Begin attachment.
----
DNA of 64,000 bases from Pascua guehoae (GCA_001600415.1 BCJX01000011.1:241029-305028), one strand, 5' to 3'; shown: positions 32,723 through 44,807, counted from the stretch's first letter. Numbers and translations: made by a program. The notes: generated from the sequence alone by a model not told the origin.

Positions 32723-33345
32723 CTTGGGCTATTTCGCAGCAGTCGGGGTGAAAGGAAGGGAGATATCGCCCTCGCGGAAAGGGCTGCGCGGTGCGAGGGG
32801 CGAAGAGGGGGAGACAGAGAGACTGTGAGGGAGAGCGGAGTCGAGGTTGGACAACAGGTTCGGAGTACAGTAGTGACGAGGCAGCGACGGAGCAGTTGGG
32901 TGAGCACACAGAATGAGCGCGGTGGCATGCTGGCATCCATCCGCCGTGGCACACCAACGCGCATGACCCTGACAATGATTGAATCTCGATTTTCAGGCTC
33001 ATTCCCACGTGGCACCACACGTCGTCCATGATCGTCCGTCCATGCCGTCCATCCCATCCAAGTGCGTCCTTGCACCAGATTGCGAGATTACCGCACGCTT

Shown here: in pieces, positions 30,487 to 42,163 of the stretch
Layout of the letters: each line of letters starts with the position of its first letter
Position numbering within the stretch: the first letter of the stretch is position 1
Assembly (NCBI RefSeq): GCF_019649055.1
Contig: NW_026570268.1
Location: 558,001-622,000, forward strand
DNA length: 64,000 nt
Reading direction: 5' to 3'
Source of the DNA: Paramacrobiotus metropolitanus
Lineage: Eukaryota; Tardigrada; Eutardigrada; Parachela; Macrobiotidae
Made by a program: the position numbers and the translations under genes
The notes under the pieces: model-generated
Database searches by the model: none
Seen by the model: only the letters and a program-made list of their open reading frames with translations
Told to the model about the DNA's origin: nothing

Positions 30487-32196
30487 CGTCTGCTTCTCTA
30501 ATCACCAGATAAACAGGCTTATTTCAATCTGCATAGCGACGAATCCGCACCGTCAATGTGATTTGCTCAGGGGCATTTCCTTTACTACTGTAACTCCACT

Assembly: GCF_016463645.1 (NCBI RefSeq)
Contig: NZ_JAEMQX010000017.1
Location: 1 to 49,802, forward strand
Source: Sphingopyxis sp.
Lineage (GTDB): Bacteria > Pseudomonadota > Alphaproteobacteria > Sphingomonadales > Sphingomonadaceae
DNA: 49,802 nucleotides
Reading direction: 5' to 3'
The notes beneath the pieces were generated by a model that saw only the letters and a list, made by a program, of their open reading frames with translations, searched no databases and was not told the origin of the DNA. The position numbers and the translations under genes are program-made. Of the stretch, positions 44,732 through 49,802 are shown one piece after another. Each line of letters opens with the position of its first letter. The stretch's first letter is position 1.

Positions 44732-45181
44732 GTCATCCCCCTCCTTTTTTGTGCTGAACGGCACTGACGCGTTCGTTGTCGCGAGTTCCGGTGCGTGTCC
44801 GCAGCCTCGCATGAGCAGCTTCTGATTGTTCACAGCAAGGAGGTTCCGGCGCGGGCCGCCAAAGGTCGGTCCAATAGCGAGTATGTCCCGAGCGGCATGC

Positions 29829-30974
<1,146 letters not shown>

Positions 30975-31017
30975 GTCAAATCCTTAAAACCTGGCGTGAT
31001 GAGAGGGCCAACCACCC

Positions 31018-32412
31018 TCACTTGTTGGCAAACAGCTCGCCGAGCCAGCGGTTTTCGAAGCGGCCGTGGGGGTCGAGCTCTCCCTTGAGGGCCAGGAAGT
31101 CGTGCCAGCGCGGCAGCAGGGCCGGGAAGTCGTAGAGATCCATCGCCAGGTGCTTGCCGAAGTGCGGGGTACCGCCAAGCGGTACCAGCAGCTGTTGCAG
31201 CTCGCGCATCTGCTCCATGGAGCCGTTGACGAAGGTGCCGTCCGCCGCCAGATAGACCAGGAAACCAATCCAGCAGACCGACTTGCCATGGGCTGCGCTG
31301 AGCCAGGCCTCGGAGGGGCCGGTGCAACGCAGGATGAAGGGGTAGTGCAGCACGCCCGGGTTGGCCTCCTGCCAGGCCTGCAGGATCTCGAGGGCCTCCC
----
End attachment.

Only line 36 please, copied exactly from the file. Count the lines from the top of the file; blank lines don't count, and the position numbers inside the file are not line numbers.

Positions 29829-30974